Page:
One day as we went to go into the fortress I stopped and started chatting to some local Serbian guys who were wanting to break in. I was going to try and help them but then thought about the horror stories of the security mistreating the tourists and even worse the locals so I chickened out. After I got in I caught up with Toby and he reassured me that it might be banter to give it a go. So I went back out and tried to track down my potential accomplices. The deal was that after having left there was no re-entry. I went around the side and scoped the scene, I followed some guys who said they had done it previously, we got caught in brambles and scurried through cornfields and came up to the wall that was lit from one side so that the security standing on point could see people attempting to scale this massive wall to get up to a small fence. At the end of this bank was an exit that came out behind the entrance gates so I walked out as if going out then I sat down to send a text got up as a car drove past and went in. I wasn’t able to meet the guys I had been chatting to but the guys said they’d meet me afterward. When I came out (before the London guys had stopped dancing) I met the 2 guys Alex and Slyer and went on a mini tour of Novi Sad I was hankering for an ice tea. We chatted about politics, the disparity between the affluence and the poverty, the drug problem in the city, the history of EXIT festival and how it is now, the police, literature, graphic novels, shamanism and the karma of the Danube. They were very interesting and bucked every stereotype and prejudice of the Serbians that I had been exposed to gradually over my visit. The issues surrounding race were so overt and interesting, for example the Serbians at the festival kept photographing the black people there, elephant man style, the Hungarian TV that came to Fred’s to interview us asked outright if we were able to wake the black member of our party (not to interview him you understand, well he was in his pants but weird right?). Also a member of our party was part Serbian and apparently had a chilly reception from the Hungarians (granted I tried to kick him in the nuts but that was behaviour not race related). When I mentioned my new Serbian friends Fred’s mum surprised me by saying that they hated the Serbs. I understood that there is a lot of history there I didn’t know fully (not for lack of trying to understand) and that she and her family and community were directly affected by these huge political upheavals. But I pointedly said that she couldn’t hate all of the Serbs, she couldn’t hate the children; to which she responded that really she only hated their politicians, which I was happy to report was also the case for the Serbs I had met. They even told me of the massacre of Serbs in the frozen Danube during which many Hungarians risked their lives trying to save Serbs to whom they owed nothing. These were great guys, meeting young people from other cultures really made the trip for me. I hope to stay in contact with them over Skype etc.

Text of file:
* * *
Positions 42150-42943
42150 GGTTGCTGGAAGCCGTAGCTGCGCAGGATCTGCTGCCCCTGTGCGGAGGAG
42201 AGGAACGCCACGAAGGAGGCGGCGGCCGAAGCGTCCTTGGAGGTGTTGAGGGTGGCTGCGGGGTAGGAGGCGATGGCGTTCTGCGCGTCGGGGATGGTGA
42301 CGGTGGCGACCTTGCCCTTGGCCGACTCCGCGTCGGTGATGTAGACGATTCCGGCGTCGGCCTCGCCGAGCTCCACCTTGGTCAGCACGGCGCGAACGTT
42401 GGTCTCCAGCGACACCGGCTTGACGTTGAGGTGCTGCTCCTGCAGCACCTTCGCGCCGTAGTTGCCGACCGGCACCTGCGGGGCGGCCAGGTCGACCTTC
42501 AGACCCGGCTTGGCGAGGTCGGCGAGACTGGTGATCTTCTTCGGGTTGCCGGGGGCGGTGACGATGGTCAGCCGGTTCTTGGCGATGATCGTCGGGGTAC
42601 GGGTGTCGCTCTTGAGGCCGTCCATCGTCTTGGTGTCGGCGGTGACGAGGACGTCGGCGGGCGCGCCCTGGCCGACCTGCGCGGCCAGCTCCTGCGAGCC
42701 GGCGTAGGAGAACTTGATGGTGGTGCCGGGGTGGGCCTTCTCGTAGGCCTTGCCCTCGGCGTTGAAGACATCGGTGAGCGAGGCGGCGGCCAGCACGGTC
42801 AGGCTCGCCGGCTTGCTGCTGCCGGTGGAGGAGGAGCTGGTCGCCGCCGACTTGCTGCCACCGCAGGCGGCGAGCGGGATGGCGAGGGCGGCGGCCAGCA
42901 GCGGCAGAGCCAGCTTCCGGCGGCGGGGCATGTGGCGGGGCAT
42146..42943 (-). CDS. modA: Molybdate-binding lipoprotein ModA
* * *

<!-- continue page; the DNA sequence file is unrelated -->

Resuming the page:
Then came Goulash day mark 2: Fish